If you haven’t heard, outdoor and environmental education works! Studies
show it increases test scores across the curriculum and has a positive effect onstudent achievement and behavior. Here are some key studies: (you will need pdf viewing software – get free Adobe Reader)
STUDYING THE LONG-TERM EFFECTS OF ONLINE EDUCATION, Education Database Online Blog, February 2013
“Online learning has grown into an integral element of higher education. No longer an experimental novelty practiced by a handful of tech-loving pioneers, digital classrooms have enjoyed a steady surge in popularity for their low cost and ease of access. But you can’t change the way people approach learning without permanently impacting a few things along the way. Recent studies offer plenty of insight when it comes to better understanding how online and blended courses influence the students enrolled in them. And current trends and undertakings might reveal some of the possible hamstrings they might encounter — and, thankfully, some of their possible solutions.”
NATIONWIDE SURVEY SHOWS TODAY’S KIDS ARE ENVIRONMENTALLY SAVVY, Education Research Report, May 2006
According to the findings of the “Caring About America” survey conducted on behalf of Doubletree Hotels (NYSE:HLT), ninety-nine (99) percent of kids ages six to eleven surveyed across the country believe that it’s important to take care of the environment. More details in the article.
The Doubletree “Caring About America” Survey was conducted in March 2006 by Kelton Research. The survey polled 400 parents and 400 pre-teens (ages six to eleven years old) across the U.S. to learn more about the attitudes and actions of parents and kids on the environment and taking care of it.
The National Youth Leadership Council just released “The National Survey on Service-Learning and Transitioning to Adulthood.” The report reveals that, in relation to their peers, young adults who participated in K-12 service-learning are more satisfied with their current status in life; are more likely to discuss politics or community issues and vote in an election year; are more politically and socially connected to their communities, both as leaders and as role models; understand the importance of lifelong learning and, as a whole, are more educated and have higher aspirations; and are more active members of society. Download a pdf of the full report or download an article summarizing the report. To learn more, visit http://www.nylc.org/happening_newsarticle.cfm?oid=5453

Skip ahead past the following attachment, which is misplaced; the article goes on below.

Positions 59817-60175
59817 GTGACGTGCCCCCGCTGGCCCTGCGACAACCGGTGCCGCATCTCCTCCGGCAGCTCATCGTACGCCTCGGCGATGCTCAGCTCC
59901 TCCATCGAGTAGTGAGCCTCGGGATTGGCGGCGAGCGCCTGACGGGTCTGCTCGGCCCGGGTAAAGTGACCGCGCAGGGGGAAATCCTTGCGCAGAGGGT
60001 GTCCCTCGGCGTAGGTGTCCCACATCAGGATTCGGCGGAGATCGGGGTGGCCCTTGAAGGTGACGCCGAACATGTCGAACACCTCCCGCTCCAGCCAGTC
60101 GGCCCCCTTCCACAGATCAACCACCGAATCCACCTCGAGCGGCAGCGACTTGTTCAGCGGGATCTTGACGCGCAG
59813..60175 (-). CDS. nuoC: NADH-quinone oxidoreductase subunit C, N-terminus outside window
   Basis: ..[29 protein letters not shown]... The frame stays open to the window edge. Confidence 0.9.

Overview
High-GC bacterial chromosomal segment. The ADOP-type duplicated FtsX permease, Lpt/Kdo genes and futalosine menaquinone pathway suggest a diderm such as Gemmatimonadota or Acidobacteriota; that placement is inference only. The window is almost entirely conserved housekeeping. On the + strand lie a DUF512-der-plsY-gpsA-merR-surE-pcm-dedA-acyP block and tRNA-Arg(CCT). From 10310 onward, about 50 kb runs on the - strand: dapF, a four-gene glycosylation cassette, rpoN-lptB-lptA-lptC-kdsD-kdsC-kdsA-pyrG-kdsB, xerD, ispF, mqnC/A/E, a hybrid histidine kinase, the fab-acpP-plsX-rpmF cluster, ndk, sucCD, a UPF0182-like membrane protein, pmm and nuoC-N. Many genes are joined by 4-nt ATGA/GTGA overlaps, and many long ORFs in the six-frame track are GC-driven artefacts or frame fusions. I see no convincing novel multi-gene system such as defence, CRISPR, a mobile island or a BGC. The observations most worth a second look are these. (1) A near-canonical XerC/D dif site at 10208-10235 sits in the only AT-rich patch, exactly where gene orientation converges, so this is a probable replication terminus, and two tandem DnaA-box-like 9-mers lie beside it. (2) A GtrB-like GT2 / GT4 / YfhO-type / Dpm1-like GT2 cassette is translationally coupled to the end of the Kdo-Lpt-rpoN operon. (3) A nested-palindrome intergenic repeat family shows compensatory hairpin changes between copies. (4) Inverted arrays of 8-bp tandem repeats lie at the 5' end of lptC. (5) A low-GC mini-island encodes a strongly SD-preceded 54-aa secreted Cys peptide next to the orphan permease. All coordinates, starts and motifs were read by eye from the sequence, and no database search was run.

School Trips Do Change Lives, from the UK, February 6, 2006
National Trust research shows lasting value of nature-based school trips. Learn more about the study at National Trust: http://www.nationaltrust.org.uk/main/w-global/w-news/w-news-top_story.htm. The National Trust works to preserve and protect the coastline, countryside and buildings of England, Wales and Northern Ireland.
As the Government’s consultation into out-of-classroom education draws to a close, the National Trust is today releasing the results of a pioneering study confirming school trips can change the lives of children.
‘Changing Minds: The Lasting Impact of School Trips’ is the result of the first ever study of its kind. It was conducted over one year for the National Trust by Dr Alan Peacock of Exeter University, a leading expert in environmental education and education outside the classroom. Download the complete study as a pdf here: Changing Minds: The Lasting Impact of School Trips (167K)
‘We looked at whether school children’s learning about their local environment would influence the way they treat it. We found that not only was this the case, but high quality out-of-classroom learning also influenced how children behave and the lifestyle choices they make. It shows the potential for schools trips not just to change children’s lives, but the lives
of whole communities,’ Dr Peacock said. Read more here: http://www.nationaltrust.org.uk/main/w-chl/w-learning_discovery/w-schools/w-schools-guardianships/w-schools-guardianships-research.htm